and album art for a while now. With Coffins, I just want another excuse
to make something. I’m not going to make any money with it or even make a
blip on a radar in an internet environment where bands are able to
force themselves out of the woodwork with overpopulated fervor of a
caffeinated zombie horde. I want to write music I’m uncomfortable with
making so it forces me to try new things. I want to put out a product
that I as a collector would be interested in because i love the craft of
seeing something become tangible. I just want to make that thing that
made me really excited to pour through album art while listening to
something I picked up at ear-x-tacy and had waited months for.

To be involved in making that sort of thing on any scale is really exciting.

NN:  Specifically, do you think that music influences or informs your art?

JK:  It
does in the way that i cannot function without hearing it at all times.
There’s absolutely no way i could do my job …or any job without
music. I don’t know that what I’m listening to would impact what my
hands are doing, though. I’ve got a sonic a.d.d. so if I’m listening to
something aggressive, i’m not going to change up the art if i change to
something like Portishead or Motown.

Listening to Mr. Bungle or Dillinger Escape Plan isn’t going to make me start doing jabby motions
with the pen. …but now i sort of wish I uncontrollably responded that
way. It would be like some sort of art tourettes if I were to put my
ipod on shuffle. Alternating between classical and trap music would
create a visual nightmare.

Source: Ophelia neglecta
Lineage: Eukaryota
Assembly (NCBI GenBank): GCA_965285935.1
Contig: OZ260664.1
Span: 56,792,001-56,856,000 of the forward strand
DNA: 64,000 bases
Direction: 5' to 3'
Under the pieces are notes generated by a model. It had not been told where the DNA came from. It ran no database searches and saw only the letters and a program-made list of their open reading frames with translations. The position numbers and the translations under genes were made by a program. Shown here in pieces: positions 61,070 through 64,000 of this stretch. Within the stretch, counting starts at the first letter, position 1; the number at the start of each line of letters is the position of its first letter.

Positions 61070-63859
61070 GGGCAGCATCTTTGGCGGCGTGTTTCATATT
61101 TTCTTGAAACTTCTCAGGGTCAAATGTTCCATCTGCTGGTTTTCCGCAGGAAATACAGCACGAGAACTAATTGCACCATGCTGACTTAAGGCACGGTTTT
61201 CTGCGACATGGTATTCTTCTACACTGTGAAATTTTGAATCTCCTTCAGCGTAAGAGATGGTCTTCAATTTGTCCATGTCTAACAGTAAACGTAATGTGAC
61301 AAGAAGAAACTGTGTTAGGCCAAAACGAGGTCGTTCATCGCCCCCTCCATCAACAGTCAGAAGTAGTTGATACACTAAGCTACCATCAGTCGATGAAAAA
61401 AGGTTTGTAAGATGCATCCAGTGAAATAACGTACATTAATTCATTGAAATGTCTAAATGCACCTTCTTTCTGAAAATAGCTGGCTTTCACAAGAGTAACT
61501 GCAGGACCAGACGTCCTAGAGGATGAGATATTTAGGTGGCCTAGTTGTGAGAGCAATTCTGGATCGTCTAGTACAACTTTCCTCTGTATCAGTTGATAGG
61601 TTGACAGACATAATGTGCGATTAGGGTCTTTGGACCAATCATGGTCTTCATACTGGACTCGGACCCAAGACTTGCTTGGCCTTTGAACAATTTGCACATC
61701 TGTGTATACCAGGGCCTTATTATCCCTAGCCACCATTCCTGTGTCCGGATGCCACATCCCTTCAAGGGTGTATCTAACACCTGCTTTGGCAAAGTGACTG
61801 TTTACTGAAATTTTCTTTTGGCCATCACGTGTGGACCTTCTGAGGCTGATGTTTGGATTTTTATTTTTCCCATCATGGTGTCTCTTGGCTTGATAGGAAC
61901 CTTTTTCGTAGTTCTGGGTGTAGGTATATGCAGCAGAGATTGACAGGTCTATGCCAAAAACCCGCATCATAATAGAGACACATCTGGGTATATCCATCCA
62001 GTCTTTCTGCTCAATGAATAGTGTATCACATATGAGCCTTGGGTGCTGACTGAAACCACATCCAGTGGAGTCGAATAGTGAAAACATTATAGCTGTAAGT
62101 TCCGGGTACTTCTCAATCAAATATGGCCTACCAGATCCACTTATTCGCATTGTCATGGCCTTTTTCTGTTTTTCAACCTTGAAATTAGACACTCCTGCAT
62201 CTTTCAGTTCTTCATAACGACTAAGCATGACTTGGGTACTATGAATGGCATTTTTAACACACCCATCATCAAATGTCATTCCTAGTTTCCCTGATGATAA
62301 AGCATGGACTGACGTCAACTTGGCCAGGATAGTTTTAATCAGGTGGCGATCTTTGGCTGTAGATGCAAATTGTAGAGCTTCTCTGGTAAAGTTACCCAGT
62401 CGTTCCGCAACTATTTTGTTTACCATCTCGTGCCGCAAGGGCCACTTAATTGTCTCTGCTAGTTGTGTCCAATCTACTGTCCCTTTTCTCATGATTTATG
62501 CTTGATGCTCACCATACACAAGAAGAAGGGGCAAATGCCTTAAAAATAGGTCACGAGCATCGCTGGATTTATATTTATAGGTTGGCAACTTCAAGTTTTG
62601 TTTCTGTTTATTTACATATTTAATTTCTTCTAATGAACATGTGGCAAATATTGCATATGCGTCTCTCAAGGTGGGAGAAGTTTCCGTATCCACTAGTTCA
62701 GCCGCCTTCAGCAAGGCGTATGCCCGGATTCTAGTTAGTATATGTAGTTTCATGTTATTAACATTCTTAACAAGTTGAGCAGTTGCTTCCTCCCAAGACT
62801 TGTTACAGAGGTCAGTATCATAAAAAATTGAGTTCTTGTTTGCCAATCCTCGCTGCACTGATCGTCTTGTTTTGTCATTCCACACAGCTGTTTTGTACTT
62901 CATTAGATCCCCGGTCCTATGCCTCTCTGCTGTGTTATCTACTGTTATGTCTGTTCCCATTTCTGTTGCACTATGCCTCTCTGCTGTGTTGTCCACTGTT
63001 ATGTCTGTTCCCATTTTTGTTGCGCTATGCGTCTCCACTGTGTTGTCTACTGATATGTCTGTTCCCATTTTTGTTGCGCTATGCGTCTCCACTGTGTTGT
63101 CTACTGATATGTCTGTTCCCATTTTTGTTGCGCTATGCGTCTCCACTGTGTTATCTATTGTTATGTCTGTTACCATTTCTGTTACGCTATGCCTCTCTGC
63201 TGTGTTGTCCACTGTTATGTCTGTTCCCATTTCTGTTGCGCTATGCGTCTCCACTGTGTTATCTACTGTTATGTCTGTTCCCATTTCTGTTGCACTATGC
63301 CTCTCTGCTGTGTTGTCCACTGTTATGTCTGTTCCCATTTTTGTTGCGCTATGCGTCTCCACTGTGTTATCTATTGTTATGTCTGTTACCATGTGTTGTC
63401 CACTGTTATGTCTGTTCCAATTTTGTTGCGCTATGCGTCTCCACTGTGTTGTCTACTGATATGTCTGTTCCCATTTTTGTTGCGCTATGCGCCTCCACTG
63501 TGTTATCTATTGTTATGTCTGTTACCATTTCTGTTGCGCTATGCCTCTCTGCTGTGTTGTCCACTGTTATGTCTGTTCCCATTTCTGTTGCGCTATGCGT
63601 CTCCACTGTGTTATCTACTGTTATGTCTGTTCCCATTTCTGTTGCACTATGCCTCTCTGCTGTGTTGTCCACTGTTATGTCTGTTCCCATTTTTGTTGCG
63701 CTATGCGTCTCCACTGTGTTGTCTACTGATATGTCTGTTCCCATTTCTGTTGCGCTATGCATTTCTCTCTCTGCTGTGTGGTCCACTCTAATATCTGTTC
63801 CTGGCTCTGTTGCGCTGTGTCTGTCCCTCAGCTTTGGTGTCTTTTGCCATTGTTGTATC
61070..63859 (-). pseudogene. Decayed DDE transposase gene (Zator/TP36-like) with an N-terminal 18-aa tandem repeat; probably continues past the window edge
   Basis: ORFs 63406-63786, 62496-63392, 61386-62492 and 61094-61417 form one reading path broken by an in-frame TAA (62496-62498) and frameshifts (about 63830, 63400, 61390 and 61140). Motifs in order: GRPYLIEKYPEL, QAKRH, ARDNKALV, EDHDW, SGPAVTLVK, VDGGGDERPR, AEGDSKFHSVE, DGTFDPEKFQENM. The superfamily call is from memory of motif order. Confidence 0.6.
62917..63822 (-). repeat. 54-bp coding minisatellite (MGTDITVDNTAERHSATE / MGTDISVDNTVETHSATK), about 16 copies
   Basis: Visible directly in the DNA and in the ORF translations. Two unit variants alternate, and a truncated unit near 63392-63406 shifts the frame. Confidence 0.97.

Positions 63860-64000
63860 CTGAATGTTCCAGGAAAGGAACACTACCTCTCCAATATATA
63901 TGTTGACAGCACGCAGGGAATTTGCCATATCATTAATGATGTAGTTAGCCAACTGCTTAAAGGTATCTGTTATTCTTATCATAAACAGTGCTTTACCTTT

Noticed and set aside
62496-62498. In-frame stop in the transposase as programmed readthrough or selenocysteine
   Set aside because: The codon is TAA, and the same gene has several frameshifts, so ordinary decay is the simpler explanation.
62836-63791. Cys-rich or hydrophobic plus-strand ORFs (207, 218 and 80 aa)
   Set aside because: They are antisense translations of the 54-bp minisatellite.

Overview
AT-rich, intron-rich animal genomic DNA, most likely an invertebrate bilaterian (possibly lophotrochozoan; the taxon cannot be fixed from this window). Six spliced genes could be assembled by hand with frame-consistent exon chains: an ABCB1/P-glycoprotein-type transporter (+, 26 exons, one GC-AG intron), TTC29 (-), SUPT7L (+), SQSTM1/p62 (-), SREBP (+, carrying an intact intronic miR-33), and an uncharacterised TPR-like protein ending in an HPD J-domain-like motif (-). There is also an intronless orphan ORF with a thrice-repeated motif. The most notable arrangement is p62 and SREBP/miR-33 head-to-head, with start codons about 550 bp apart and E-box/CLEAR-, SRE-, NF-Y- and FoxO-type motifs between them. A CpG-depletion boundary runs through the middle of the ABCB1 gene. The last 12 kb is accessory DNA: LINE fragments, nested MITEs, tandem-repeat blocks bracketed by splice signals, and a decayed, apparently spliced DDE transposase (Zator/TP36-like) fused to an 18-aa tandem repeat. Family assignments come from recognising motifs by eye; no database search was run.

…now I’m jealous I don’t suffer from that made-up ailment.

NN:  What music inspires you when you work on art?

JK:  Turbo drone polka. That or music that makes me want to make pizza. I just did a search for ‘racist italian music’ and couldn’t find a sufficient result.

NN:  Are there any local bands that get you going? It doesn’t have to be a current band, you know.

JK:  There
was a lot of stuff from the mid to late 90’s that still get me pumped
up. I recently took a huge box of local albums to the printing shop
after setting up a CD player and turntable. Going through a box of
physical media is such a smarter way of rediscovering music than going
through the mp3s or frequent go-to albums on Spotify.

Louisville Favorites:
Slint, Hedge, Blangk, Shipping News, I still love that Litmus album, The Revenants, Coliseum, Rachels, Breather Resist/Young Widows, Kodan Armada, The Driftin’ Luke/S. Garrison stuff. I love what All Dead are

One I still think about at least once a year is Chernobyl 2000. Their visuals still pop up every once in a while. Their mystery
was amazing.

I don’t remember if Scott Ritcher was behind the
visuals for that or not, but I can definitely credit some of my
infatuation of design with the releases he was behind. There were some
incredibly beautiful and creative releases in the Louisville scene and
in high school it blew my mind that some local dude was making all of
that stuff.

I don’t really get the opportunity to mention that.

NN:  Have you ever created sequential art? If not, have you ever been interested?

JK:  I
grew up on comic-books and still grab a few trades every couple
of months. I cannot keep up with active titles. I need to be able to
serial read!

Unfortunately, I am TERRIBLE at sequential art.
Drawing the same character in multiple scenarios and backgrounds is like
my personal hell. I’m personally more focused on doing
iconographic-based illustrations or just stupid detailed things.

NN:  Anything you want to plug, music or otherwise?

JK:  Just
the website, I suppose. I’ve got loads of prints and show some of my
progression on various projects in the portfolio. Last October, Last Gasp released a book called ‘Amigos de los Muertos‘ that features art by
me, Jeral Tidwell (another Louisvillian and half of Crackhead Press –
my print shop), Roberto Jaras Lira and David Lozeau. It features day of
the dead themed art and I laid it out to look similar to a bible with
the foil print on faux leather, thin pages with gilded edges and a
ribbon bookmark.

If one were so inclined, they could pick up a copy at!